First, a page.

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F22 analysis expanded

Discussion in 'The Americas' started by Picard, Apr 13, 2012.

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  1. Picard

    Picard Lt. Colonel RESEARCHER

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    F22 Analysis

    Updated version
















    Program history and military-industrial complex

    F22 program is a prime example of bad management – large developmental and production costs meant reduction in number of planes procured; that, in turn, increased per-aircraft cost even more, and led to further cuts. Result was that original number of airframes was cut from 750 to 680 during H. W. Bush' administration. In 1993-94, Clinton Administration cut number further, to 442 planes; 1997 Quadrennial Defense Review cut number to 339 aircraft – about three wings worth, althought it did leave option of buying two more wings if air-to-ground capability was introduced into F22. In 2002, there was another attempt to cut numbers further, but it did not pass, but in 2003, number was cut to 279, and in 2005 to 178 aircraft. Later, four aircraft were added to procurement plan.

    In 1990s, Air Force cancelled program to develop multi-role replacement for F16, and, along with the navy, begun a new effort – Joint Advanced Strike Technology program, or JAST, which led to development of F35 Joint Strike Fighter. Marine Corps also joined in.

    In December 2010, Program Budget Directive, pushed by Rumsfeld, slashed 10 billion USD from F22 procurement, leaving it at anemic levels of only 183 planes, number later raised to 187.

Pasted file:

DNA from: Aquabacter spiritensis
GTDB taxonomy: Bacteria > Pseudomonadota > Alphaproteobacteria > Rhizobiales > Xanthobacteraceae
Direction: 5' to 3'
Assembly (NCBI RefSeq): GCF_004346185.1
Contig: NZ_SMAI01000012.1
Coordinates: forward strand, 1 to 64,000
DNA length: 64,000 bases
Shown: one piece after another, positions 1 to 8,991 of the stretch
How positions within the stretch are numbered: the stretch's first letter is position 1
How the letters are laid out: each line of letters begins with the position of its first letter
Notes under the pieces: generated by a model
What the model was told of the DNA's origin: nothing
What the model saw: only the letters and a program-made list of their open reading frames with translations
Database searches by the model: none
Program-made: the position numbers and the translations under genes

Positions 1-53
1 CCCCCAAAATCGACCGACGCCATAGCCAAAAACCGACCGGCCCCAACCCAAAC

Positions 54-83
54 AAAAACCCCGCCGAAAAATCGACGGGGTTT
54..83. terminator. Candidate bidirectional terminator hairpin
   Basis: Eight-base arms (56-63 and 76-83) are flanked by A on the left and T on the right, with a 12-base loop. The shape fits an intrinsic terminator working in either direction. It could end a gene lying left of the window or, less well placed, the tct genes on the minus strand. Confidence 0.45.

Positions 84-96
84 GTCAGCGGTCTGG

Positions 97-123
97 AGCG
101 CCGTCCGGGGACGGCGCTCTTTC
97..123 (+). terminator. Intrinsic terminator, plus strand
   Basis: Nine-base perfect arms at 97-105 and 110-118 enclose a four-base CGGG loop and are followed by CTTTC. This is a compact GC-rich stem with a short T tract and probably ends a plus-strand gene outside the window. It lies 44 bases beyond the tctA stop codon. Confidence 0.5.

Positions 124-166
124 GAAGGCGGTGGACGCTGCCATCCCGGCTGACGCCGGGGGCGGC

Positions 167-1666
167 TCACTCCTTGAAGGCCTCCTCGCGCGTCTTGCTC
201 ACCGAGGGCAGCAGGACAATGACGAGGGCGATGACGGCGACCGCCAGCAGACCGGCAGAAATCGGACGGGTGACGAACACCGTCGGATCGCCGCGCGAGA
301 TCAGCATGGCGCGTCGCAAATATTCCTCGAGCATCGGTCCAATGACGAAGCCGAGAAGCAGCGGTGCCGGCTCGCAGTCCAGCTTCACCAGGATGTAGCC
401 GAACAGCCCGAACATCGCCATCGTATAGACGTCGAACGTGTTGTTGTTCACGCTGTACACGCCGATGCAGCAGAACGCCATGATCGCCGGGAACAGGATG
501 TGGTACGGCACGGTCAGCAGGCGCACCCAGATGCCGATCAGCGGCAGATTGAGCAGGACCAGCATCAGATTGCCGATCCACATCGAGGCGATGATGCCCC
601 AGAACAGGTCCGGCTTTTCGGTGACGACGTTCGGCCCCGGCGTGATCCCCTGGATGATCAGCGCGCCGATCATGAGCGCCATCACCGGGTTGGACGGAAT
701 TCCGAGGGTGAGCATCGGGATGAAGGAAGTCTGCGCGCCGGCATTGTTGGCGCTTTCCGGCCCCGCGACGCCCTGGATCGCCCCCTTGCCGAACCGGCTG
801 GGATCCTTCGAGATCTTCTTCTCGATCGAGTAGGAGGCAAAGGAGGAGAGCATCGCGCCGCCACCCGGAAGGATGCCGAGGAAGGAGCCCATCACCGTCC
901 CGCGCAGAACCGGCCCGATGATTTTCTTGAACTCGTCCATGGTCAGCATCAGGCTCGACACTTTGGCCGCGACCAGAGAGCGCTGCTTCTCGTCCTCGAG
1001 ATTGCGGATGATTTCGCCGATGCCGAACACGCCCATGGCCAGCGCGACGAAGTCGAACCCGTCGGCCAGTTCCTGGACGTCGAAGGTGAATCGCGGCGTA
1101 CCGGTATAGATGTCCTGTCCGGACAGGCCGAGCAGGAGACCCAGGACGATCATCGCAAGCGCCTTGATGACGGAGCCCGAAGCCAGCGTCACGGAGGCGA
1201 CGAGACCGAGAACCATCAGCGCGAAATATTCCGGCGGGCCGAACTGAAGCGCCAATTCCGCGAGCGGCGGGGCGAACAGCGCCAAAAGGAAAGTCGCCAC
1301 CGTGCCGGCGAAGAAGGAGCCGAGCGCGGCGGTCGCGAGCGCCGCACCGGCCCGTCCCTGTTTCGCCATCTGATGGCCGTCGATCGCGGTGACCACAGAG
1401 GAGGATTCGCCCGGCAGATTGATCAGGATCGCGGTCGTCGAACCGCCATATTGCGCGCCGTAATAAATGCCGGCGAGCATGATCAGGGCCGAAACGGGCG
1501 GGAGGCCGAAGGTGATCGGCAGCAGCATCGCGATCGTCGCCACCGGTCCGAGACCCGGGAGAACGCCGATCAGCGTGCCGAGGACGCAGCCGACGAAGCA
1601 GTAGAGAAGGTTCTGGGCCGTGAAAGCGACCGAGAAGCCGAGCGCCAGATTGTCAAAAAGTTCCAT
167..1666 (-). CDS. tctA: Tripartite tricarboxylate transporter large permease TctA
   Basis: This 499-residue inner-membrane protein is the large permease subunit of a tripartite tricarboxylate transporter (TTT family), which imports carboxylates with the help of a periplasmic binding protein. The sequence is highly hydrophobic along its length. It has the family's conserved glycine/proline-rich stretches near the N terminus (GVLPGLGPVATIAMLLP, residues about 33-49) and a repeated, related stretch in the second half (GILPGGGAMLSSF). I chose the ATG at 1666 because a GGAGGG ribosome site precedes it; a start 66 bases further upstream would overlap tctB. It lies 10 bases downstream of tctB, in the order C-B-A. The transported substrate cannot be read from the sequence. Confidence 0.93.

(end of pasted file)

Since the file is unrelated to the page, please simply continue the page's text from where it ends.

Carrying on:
Here is how number of F22s to be procured changed over time:
    1986 – 750 F22s
    1991 – 648
    1993 – 442
    1997 – 339
    2003 – 279
    2005 - 178

    Lt. Gen. Daniel Darnell estimated that, by 2024, USAF will be short of its 2250 fighters requirement by some 800 aircraft (it must be noted that US policy had its military ready for two major theater wars – however, it is unlikely that either Russia or India will join China in the even of US-China far; actually, opposite is far more likely, especially in case of India). Problem is even worse since air superiority is crucial element of all US military plans.

    Major problem was abandonment of competetive prototyping policy, where designers would build full-technology prototypes based on skeleton requirements, test them, redesign and fix what needed, and then test them again, meaning that bugs were being discovered during production; same mistake is being repeated with F35. Prototype was tested, but it had little in common to finished plane – it did not have stealth skin, and was lighter than finished F22. Even shape was very different, and there was no demonstrative dogfight. Also, low-level production made it difficult to cancel outright, problem increased by fact that main goal of F22 program was to get money to contractors. Production also started in 1997, despite the fact that, by then, less than 4% of testing had been complete.